Cut back to see what's really going on when you start a garden. Image: Shutterstock
Cut back to get a clear view
You may be lucky enough to have moved to a property with a well-stocked, well-established garden. In this case, start with general maintenance while you begin to get acquainted and formulate your own ideas.
Simply mowing the lawn instantly transforms a garden. Pruning back overgrown shrubs and borders can also help if you need to gain control or better see the structure of the space, or why not try these easy garden spruce-ups to get you started.
Give borders a good weed, being carful not to remove any perennials that may have temporarily died back, and clear path and patio weeds with a thorough spritzing of white vinegar.
Improve the soil when you start a garden. Image: Shutterstock
Improve the soil
Discover what the soil is like by feeling its texture, is it sandy or sticky like clay? Does it get waterlogged or drain well? You can also carry out a soil test which can be purchased cheaply (from around £4) to be carried out easily at home or there are soil testing services available.
The soil will benefit from improving its quality so consider adding compost or organic matter such as manure; your plants will love you for it! Work two or three inches of manure or compost into the top surface of the soil using a hoe or a fork. Aerate the soil as you mix.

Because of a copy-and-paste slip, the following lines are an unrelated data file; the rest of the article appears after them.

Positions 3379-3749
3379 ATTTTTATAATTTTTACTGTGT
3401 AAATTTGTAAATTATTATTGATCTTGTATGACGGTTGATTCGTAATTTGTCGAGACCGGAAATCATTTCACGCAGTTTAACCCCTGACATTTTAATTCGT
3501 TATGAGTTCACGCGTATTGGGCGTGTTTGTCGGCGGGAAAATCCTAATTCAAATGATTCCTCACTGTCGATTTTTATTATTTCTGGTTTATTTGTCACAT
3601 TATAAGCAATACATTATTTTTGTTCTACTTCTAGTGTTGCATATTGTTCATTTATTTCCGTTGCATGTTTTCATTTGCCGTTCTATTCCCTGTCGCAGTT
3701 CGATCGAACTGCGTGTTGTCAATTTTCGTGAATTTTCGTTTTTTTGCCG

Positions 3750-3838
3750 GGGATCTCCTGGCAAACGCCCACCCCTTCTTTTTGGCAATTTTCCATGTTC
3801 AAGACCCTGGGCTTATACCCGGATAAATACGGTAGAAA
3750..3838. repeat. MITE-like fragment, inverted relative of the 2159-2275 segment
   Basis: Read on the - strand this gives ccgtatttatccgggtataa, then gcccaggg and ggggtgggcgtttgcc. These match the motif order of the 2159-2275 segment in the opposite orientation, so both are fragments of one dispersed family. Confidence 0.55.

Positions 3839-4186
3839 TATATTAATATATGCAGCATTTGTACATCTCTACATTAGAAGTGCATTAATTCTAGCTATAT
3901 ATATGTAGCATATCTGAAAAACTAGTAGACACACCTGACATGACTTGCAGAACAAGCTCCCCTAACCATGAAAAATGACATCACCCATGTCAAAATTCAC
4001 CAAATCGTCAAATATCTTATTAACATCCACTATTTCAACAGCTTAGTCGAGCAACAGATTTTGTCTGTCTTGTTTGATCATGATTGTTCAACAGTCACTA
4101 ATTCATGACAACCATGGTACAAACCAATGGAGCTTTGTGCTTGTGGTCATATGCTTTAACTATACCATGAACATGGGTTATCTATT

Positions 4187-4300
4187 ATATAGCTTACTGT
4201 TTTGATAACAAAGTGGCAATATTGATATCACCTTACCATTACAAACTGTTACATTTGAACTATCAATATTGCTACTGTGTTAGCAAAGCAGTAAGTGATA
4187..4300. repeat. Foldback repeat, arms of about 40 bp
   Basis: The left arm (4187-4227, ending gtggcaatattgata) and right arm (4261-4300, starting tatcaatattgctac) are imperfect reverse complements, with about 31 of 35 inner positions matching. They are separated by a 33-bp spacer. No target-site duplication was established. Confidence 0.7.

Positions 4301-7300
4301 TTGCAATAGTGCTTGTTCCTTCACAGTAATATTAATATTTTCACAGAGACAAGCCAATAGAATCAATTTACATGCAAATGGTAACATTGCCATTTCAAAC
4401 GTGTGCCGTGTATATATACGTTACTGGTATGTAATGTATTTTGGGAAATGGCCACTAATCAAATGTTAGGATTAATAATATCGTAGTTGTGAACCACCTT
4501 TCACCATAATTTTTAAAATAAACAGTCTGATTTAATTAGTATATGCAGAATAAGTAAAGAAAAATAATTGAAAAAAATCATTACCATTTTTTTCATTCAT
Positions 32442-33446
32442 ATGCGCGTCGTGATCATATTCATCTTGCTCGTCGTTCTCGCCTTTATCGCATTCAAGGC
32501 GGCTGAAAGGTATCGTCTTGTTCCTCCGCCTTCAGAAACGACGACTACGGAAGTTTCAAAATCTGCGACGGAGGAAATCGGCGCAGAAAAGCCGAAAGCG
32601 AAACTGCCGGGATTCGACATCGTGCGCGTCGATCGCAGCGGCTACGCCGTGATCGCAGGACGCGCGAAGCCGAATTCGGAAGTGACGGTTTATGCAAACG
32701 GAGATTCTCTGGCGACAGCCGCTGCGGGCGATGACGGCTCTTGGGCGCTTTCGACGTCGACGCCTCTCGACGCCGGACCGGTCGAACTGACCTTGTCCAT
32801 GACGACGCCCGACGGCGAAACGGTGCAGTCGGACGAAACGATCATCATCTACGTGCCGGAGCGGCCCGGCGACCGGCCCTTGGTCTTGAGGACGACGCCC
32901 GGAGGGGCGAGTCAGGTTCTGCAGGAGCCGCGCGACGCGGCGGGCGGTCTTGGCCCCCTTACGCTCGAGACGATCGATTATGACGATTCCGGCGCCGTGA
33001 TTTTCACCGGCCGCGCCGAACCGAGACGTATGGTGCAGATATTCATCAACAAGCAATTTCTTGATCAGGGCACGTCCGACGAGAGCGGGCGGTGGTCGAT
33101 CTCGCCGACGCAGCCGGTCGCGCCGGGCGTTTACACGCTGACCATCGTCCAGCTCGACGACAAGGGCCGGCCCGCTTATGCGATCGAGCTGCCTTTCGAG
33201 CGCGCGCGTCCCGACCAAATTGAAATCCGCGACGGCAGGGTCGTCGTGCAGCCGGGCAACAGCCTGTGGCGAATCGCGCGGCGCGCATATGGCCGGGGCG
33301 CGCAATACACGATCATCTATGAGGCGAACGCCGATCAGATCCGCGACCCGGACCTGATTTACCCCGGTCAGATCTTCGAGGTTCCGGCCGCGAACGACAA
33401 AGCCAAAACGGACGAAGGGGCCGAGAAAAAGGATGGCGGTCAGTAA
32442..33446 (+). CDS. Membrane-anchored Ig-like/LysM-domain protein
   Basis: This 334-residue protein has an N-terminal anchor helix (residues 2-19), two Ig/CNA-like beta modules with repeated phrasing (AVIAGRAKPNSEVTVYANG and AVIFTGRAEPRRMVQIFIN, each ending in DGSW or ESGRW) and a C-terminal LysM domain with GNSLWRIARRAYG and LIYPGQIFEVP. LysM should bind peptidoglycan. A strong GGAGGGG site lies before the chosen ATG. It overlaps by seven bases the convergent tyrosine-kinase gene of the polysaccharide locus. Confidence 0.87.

A new build garden will need extra attention to get the soil habitable, as the topsoil is usually removed in the construction process, leaving inadequate conditions for growing.
There's no harm in throwing a bit of money at a problem if you can afford it, like flowering plants from the garden centre to brighten up an empty border
Use a shortcut to colour
Whatever the season you find yourself with a new garden, you can instantly add colour, interest and a sense of enjoyment. Planting up a few pots with bulbs ready for spring or for a winter display are cost-effective quick wins.
Visit the garden centre and treat yourself to something in flower now. If you do this once a month, after a year you’ll have something blooming all year round.
If it’s a good season to sow seed (in general April - June) then this can be a brilliant way to add the maximum wow factor for a minimal cost. Check out these other gardening hacks to take the hard work out of maintaining your outdoor space.
Consult a professional
Garden designers are on hand to help, they can consult and form a drawn plan with a planting list for you. Garden landscapers can assist with implanting these plans or working with you directly to create and build features. Hiring in the help can be costly but a beautiful garden will add to the value of your home.
Consider too, if you hope to stay in the property long term or short term as this will affect the amount of work and money you spend and how quickly you want results.
Don’t worry about messing up
Nothing can really go wrong, plants are tougher than we credit. Gardening is a continual exploration, so go for it, experiment and have fun.
Enjoy it, it’s all yours!
Struggling with a gardening problem? Ask Amy a question in the comments below...
Be the first to comment
Do you want to comment on this article? You need to be signed in for this feature